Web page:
On 18 September, 22 inmates at Walton Gaol were killed when high-explosive bombs demolished a wing of the prison.28 November saw a heavy raid on the city, the most serious single incident, when a hit on an air-raid shelter in Durning Road caused 166 fatalities. Winston Churchill described it as the "single worst incident of the war"; the air assault in 1940 came to a peak with the Christmas blitz, a three-night bombardment towards the end of December. A series of heavy raids took place in December 1940, referred to as the Christmas blitz, when 365 people were killed between 20 – 22 December; the raids saw several instances of direct hits on air raid shelters. On 21 December another hit on a shelter killed 74 people; the bombing decreased in severity after the new year. May 1941 saw a renewal of the air assault on the region; the first bomb landed upon Seacombe, Wirral, at 22:15 on 1 May. The peak of the bombing occurred from 1 – 7 May 1941, it involved 681 Luftwaffe bombers. The raids put 69 out of 144 cargo berths out of action and inflicted 2,895 casualtiesLiverpool Cathedral was hit by a high explosive bomb which pierced the roof of the south-east transept before being deflected by an inner brick wall and exploding mid-air, damaging many stained glass windows.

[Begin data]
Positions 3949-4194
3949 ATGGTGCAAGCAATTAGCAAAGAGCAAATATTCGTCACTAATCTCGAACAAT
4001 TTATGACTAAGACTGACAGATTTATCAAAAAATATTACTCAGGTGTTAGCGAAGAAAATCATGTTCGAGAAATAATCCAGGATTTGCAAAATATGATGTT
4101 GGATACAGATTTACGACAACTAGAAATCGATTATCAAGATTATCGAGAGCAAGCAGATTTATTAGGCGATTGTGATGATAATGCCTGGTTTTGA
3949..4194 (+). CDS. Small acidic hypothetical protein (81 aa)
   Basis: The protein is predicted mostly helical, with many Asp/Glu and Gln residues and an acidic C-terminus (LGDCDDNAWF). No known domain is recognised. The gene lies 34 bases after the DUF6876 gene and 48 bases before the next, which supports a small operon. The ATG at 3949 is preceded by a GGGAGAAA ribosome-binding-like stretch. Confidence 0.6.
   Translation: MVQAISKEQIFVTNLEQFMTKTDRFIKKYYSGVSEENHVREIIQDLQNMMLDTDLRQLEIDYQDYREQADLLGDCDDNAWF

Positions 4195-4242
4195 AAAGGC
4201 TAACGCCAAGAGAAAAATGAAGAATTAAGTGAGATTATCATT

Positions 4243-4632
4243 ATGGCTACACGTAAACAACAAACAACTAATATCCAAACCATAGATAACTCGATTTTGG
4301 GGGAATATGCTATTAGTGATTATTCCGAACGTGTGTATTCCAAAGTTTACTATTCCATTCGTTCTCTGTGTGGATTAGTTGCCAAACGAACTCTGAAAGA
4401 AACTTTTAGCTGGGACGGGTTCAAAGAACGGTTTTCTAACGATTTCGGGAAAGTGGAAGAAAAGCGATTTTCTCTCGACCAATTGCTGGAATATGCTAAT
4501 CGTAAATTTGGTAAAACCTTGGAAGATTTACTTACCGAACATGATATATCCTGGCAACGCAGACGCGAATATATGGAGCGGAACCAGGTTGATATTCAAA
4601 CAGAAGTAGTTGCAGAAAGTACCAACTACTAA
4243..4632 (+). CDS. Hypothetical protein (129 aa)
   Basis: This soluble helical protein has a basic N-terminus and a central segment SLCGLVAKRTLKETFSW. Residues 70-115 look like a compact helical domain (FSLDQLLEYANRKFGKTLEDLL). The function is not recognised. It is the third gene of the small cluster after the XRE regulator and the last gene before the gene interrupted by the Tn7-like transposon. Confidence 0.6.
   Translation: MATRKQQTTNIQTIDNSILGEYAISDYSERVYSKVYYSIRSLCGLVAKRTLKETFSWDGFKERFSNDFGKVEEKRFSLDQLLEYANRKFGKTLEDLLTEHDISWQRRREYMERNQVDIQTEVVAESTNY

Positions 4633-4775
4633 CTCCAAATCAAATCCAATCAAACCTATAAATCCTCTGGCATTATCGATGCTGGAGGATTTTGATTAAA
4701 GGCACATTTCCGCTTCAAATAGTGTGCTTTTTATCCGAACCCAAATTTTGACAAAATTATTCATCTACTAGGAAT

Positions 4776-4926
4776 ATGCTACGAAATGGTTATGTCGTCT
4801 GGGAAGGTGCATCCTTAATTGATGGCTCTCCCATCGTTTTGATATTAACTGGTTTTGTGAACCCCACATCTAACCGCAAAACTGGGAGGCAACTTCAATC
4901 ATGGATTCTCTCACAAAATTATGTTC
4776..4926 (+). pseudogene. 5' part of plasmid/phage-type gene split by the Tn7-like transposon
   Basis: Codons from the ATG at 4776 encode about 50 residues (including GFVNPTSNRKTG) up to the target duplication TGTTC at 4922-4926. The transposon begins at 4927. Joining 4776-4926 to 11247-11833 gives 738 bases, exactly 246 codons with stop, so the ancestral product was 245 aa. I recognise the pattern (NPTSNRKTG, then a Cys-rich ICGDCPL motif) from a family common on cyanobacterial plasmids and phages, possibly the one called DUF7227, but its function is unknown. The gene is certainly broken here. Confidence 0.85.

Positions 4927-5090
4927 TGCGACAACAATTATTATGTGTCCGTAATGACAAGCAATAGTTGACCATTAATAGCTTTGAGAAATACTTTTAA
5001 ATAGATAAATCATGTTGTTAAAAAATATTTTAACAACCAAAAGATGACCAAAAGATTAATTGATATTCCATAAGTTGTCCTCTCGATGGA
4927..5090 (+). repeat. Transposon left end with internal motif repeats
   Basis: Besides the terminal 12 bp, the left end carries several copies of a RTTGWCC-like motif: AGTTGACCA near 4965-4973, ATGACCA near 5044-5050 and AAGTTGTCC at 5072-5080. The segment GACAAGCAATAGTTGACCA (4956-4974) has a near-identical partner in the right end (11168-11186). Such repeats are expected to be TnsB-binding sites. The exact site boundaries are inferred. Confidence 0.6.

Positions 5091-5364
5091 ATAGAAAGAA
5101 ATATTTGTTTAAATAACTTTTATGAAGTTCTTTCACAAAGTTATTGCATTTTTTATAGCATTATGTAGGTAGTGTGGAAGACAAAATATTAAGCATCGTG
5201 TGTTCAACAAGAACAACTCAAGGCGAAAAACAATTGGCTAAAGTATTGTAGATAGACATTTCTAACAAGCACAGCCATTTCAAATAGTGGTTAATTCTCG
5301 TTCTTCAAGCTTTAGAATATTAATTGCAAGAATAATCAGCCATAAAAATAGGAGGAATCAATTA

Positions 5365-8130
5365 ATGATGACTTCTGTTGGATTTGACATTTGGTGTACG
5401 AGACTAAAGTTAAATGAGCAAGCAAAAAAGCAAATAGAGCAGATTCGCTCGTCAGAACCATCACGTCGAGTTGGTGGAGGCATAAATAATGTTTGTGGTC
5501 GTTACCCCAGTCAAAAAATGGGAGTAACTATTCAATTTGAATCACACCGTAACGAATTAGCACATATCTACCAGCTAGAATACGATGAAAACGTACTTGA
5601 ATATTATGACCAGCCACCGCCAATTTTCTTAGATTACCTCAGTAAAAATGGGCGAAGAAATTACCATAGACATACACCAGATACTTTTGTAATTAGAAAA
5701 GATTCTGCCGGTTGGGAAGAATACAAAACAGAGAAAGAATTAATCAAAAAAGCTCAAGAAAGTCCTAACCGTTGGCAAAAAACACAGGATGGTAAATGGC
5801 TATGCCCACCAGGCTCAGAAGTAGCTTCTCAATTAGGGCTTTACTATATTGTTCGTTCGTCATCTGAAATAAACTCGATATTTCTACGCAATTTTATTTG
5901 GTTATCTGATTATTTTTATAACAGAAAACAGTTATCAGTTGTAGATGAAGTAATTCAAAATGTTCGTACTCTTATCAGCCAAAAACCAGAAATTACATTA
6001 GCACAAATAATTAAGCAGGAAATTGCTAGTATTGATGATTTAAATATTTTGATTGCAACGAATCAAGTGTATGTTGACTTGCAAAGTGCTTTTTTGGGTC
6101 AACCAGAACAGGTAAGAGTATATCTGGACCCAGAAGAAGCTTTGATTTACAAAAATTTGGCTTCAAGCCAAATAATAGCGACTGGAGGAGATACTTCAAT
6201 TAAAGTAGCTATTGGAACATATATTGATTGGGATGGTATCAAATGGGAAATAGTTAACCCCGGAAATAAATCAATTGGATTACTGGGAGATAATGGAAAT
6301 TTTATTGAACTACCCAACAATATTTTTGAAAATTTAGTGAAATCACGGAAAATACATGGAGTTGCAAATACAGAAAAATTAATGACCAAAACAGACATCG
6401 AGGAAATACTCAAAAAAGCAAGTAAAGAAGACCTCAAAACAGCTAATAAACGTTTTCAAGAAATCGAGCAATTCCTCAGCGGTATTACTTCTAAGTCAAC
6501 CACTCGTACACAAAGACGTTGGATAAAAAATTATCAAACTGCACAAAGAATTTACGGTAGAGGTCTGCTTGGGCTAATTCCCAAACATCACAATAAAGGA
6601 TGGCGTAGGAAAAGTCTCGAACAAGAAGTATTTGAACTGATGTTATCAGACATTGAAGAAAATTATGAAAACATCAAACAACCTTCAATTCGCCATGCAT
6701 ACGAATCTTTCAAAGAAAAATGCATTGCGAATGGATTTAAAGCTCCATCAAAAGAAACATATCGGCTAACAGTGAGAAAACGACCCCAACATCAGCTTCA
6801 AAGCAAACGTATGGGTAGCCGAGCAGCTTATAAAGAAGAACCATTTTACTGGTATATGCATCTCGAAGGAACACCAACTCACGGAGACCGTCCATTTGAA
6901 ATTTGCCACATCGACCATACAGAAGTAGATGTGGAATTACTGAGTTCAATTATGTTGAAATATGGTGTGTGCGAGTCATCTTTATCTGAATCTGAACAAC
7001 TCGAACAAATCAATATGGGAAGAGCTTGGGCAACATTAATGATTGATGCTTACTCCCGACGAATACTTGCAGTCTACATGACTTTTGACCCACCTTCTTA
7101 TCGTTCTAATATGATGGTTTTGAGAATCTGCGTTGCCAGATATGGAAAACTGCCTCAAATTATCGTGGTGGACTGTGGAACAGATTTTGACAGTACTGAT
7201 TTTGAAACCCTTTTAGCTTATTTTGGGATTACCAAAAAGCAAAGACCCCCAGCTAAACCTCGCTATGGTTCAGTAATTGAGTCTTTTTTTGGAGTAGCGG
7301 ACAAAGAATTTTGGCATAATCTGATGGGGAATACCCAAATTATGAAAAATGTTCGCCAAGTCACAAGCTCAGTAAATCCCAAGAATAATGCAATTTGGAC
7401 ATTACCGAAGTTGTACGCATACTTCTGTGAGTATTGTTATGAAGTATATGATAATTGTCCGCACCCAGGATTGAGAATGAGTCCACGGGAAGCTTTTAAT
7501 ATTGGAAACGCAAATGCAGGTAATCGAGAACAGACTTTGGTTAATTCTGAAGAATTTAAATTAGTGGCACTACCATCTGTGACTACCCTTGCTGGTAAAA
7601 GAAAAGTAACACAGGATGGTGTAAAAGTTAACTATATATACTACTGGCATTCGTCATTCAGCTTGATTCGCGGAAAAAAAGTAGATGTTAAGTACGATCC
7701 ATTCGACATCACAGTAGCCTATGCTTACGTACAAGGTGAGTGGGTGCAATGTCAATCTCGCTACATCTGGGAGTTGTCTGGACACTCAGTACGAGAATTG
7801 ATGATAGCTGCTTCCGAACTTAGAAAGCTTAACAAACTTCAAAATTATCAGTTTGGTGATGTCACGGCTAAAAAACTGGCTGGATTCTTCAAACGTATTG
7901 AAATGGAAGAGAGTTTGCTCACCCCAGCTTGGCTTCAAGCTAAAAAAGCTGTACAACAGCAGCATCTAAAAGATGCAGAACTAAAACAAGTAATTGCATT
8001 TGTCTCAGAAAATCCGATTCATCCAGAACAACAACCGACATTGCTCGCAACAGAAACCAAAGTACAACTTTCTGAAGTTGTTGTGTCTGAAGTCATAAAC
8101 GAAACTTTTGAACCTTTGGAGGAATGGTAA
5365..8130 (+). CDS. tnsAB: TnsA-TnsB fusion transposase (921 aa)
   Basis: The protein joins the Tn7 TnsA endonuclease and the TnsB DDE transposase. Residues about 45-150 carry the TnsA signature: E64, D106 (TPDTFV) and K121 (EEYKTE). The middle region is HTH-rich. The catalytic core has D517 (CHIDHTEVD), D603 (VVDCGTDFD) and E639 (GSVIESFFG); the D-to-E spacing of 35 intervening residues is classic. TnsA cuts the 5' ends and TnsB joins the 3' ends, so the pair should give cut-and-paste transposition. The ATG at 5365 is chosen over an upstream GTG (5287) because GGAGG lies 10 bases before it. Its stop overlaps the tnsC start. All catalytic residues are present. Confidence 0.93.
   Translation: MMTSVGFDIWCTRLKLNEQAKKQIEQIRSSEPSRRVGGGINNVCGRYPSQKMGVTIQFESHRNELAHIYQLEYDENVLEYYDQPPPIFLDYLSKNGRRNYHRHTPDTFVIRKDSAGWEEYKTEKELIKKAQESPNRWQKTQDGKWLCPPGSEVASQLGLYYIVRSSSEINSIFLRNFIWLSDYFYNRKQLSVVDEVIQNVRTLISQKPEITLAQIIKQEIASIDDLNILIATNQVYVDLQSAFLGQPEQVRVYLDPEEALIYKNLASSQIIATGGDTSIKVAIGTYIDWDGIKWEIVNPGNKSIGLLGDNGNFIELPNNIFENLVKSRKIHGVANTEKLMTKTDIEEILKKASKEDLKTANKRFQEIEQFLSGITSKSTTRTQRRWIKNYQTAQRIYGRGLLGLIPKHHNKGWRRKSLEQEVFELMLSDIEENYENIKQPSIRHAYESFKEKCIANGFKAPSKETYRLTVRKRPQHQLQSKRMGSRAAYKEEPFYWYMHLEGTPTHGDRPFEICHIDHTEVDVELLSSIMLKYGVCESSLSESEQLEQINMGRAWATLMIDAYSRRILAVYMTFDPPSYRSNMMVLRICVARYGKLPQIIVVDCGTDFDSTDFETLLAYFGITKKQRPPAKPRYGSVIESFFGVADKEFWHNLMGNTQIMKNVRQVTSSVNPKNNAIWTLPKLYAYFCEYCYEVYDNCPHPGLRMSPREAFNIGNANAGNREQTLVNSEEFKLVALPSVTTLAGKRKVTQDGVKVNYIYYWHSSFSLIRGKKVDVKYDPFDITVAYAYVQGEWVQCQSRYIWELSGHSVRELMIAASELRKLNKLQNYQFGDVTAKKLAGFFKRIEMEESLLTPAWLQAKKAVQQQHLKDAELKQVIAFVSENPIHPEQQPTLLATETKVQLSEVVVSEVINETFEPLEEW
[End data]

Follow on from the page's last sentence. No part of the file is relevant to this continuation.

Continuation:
Another landed on the front steps without exploding but incendiaries destroyed equipment in the contractor's yard at the west end. One incident on 3 May involved the SS Malakand, a ship carrying munitions, berthed in the Huskisson Dock. Although its eventual explosion is attributed to a burning barrage balloon, this fire was put out; however flames from dock sheds, bombed spread to the Malakand, this fire could not be contained. Despite valiant efforts by the fire brigade to extinguish the flames, they spread to the ship's cargo of 1,000 tons of bombs, which exploded a few hours after the raid had ended; the entire Huskisson No. 2 dock and the surrounding quays were destroyed and four people were killed. The explosion was so violent that some pieces of the ship's hull plating were blasted into a park over 1 mile away, it took seventy-four hours for the fire to burn out. The seven night bombardment resulted in Over 6,500 homes being demolished by aerial bombing and a further 190,000 damaged leaving 70,000 people homeless.